Medicinal Marijuana and Addiction

With the ever-expanding use of medical marijuana, some health care professionals and governmental leaders expressed concern over the issue of addiction and medical marijuana. The same type of concern routinely, and appropriately, is expressed in regard to certain prescription medications, particularly different types of pain killers.

In response to these concerns, the Institute of Medicine undertook what is considered by many medical experts to be the most important study on the subject of marijuana use and addiction. Researchers determined that only 10 percent of all marijuana users ever meet the clinical standard established for dependence of addiction. The study included both medical and recreational users of marijuana.

The study also noted that dependence was likely less among the medical cannabis users than their recreational counterparts. This is due to the management of the use of marijuana by healthcare providers.

Medical Marijuana and Cancer Risks

A number of authoritative longitudinal studies all concluded that prolonged use of medical marijuana does not pose an increase of cancer-risks associated with smoking tobacco products. These cancers include colorectal, lung, melanoma, prostate, breast or cervical. These studies included one that analyzed the health of individuals who smoke marijuana regularly over the course of 20 years.

Medical cannabis actually is becoming more closely associated with cancer treatment in some jurisdictions around the globe. For example, it is proving to be an effective means of controlling the nausea commonly associated with chemotherapy.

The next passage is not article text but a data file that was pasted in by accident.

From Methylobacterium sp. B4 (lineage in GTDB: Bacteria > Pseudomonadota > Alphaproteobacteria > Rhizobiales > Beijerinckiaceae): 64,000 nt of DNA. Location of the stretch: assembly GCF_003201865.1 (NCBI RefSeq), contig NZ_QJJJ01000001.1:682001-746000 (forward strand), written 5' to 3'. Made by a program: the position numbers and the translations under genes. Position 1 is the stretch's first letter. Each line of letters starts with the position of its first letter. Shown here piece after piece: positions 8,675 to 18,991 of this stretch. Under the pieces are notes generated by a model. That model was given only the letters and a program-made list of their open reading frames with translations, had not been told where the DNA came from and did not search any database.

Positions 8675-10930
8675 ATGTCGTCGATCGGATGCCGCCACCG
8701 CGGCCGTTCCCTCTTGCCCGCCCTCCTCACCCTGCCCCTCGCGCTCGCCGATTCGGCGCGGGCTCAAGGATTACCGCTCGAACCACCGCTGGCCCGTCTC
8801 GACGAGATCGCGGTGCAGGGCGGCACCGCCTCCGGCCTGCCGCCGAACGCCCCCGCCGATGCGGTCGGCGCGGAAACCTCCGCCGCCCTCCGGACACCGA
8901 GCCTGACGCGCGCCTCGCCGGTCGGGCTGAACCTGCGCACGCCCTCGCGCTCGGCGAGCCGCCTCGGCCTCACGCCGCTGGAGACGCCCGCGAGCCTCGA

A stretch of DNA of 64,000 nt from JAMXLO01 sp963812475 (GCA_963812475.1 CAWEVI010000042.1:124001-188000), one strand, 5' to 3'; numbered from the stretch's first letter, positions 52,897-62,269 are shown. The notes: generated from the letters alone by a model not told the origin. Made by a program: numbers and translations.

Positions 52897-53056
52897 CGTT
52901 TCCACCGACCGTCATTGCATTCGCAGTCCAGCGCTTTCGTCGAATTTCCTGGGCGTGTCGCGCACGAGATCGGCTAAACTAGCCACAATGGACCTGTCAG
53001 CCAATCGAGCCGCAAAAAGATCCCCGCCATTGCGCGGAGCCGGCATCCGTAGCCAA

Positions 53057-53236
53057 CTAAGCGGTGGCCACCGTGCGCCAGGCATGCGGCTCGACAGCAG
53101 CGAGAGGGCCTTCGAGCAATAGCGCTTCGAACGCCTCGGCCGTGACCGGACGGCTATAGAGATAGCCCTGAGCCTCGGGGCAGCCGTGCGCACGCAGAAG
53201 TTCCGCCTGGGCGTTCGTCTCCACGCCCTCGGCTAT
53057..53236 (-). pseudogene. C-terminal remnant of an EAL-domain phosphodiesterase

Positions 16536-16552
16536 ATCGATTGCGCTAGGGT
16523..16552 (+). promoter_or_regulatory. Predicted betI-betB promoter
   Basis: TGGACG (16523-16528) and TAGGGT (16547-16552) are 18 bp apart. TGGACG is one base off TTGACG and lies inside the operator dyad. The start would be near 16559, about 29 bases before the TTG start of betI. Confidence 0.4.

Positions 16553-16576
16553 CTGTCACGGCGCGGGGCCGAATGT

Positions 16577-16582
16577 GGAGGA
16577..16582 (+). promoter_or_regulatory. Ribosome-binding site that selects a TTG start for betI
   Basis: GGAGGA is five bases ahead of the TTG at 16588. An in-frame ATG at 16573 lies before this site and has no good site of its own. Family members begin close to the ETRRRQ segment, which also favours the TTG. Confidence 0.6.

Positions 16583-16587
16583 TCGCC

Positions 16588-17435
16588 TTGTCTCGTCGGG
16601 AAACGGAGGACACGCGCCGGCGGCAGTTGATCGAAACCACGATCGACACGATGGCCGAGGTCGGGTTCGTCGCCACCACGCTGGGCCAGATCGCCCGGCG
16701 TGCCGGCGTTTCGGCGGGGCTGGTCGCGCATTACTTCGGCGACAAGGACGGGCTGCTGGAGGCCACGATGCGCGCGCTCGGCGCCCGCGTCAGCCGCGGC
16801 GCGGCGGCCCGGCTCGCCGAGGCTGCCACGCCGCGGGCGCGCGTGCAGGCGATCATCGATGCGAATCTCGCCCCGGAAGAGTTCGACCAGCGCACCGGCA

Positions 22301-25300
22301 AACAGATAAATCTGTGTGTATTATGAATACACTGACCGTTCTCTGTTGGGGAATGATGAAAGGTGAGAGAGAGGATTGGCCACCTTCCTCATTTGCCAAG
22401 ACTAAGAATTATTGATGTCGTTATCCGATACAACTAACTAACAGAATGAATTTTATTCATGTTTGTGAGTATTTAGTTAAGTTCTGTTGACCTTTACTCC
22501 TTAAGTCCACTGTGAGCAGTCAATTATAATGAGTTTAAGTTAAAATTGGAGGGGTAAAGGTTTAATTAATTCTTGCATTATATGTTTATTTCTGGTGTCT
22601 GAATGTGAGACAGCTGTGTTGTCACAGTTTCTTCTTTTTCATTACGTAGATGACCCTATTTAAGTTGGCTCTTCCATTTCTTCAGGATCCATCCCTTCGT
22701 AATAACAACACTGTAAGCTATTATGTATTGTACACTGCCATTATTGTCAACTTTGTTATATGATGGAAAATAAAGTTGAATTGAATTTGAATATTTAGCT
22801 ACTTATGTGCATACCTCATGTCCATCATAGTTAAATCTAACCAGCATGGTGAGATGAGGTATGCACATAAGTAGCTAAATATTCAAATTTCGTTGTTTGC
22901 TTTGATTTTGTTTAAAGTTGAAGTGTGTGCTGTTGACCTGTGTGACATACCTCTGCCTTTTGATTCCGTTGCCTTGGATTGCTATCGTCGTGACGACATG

Medical Cannabis Use and Cognitive Functioning

The use of medical marijuana does temporarily impact a patient’s cognitive abilities for a short period of time. Specifically, its use seems to impair slightly short-term memory. However, this impact on cognitive functioning ceases after the immediate effect of marijuana dissipates. Research suggests that there is no long term impact on cognitive functioning because of the use of marijuana for medical purposes.

The only caveat involved adolescents and medical cannabis. Some researchers are recommending that they not be provided medical cannabis until they reach majority because their brains are still developing. At the present time, there simply is not enough reliable research on what long-term impact marijuana for medical purposes may have on an adolescent who is still experiencing brain development.